1. Identification and Significance of the Problem or Opportunity, and Technical Approach
  2. Anticipated Public Benefits
  3. Technical Objectives
  4. Work Plan
  5. Performance Schedule
  6. Facilities/Equipment
  7. Research Institution
  8. Other Consultants and Subcontractors
  9. Bibliography and References Cited

Before you begin working on your Project Narrative, you must be working from the DOE’s most recent Funding Opportunity Announcement (FOA), a notice on grants.gov of a federal grant funding opportunity. As the DOE often updates its FOAs, always check the DOE website and download the most recent PDF.

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What is an SBIR DOE Commercialization Plan?

The Commercialization Plan requires you to describe your company’s strategy for commercializing the technology you develop for the DOE SBIR. 

To achieve this, you must provide specific information on the need within the market for your technology and the size of the market you intend to target. You should also include a schedule that demonstrates the quantitative commercialization results your company expects to achieve. 

For SBIR Phase I, the DOE requires a two-page Commercialization Plan uploaded through grants.gov in a specific section referred to as “Other — Phase I Commercialization Plan” in the DOE FOA.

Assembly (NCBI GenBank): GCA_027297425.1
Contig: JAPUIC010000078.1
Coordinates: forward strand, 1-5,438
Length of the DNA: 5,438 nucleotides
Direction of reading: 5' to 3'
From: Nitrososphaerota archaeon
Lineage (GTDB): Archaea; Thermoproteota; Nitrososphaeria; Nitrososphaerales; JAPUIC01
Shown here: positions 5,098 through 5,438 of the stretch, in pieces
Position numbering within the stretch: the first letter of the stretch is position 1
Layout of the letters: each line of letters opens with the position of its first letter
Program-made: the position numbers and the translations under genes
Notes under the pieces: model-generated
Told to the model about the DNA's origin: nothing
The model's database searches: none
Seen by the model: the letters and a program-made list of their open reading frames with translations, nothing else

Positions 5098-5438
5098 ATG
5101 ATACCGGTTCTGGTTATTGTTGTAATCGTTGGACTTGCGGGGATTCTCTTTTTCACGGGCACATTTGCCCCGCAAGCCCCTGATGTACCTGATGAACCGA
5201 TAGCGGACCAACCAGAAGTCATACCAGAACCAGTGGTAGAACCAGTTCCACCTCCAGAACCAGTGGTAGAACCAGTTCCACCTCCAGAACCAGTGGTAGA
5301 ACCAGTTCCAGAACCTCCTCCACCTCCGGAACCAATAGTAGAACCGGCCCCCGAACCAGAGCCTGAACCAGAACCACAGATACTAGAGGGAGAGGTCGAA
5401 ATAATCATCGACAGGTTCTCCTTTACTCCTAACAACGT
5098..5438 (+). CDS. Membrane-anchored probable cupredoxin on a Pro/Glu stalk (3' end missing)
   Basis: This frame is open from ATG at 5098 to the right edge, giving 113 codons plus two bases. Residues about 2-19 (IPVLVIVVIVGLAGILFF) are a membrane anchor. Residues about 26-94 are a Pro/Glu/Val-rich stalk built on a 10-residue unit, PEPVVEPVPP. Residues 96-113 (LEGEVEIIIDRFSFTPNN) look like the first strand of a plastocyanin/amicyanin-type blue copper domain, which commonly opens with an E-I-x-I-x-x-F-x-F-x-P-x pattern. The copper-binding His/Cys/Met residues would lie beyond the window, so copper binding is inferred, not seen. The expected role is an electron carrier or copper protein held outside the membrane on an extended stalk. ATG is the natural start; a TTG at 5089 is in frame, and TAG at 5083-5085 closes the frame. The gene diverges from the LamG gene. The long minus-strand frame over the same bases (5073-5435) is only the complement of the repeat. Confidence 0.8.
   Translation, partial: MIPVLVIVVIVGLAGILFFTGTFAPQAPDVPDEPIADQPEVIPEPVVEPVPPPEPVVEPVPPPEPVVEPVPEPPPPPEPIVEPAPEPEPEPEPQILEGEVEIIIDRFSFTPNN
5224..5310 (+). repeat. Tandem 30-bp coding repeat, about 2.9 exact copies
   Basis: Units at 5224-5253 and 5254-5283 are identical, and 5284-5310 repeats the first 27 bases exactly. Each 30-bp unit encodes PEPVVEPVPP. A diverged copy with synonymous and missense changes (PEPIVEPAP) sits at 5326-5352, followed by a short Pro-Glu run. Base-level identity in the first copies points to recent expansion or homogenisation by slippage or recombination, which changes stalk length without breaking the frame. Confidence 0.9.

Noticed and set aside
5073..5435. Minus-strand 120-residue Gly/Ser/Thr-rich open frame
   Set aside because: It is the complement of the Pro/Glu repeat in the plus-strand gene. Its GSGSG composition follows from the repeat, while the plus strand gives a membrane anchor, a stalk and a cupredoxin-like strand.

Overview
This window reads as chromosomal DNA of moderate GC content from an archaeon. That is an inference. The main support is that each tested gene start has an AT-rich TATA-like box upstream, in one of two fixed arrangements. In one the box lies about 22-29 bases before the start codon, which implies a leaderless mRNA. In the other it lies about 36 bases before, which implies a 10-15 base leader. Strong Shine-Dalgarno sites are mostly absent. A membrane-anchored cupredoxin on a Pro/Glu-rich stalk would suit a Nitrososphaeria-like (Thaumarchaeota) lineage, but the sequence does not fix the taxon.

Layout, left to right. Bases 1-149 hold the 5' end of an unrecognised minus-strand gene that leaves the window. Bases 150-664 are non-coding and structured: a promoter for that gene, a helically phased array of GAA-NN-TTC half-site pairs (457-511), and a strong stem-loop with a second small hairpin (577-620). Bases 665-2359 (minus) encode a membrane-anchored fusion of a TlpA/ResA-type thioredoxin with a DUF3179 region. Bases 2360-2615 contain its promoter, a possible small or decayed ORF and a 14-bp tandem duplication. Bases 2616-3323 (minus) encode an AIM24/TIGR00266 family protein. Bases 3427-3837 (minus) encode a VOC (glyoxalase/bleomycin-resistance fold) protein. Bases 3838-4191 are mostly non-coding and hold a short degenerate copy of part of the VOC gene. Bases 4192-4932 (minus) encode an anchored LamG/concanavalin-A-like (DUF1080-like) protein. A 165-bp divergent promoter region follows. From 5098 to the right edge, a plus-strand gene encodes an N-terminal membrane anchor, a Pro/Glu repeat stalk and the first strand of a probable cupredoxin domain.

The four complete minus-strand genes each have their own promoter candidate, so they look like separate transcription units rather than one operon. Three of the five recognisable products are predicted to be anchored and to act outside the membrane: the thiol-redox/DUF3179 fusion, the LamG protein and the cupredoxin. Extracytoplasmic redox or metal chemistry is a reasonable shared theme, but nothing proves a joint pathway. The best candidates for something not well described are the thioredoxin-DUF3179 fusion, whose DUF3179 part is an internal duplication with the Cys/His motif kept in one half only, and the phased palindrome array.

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In recent years, the DOE has placed an increased emphasis on commercialization in Phase I, stating that “if the Commercialization Plan is not included at the time of application submission, your application will be administratively declined without review.”


What are the Topics for SBIR DOE Phase I?

SBIR DOE Phase I topics include an exhaustive list of possible grant projects in the scientific and engineering field. 

A recent release by the DOE communicates a plethora of topics, running the gamut from “Technologies for Managing and Analyzing Complex Data in Science and Engineering” to “Technology to Facilitate the Use of Near-Term Quantum Computing Hardware.”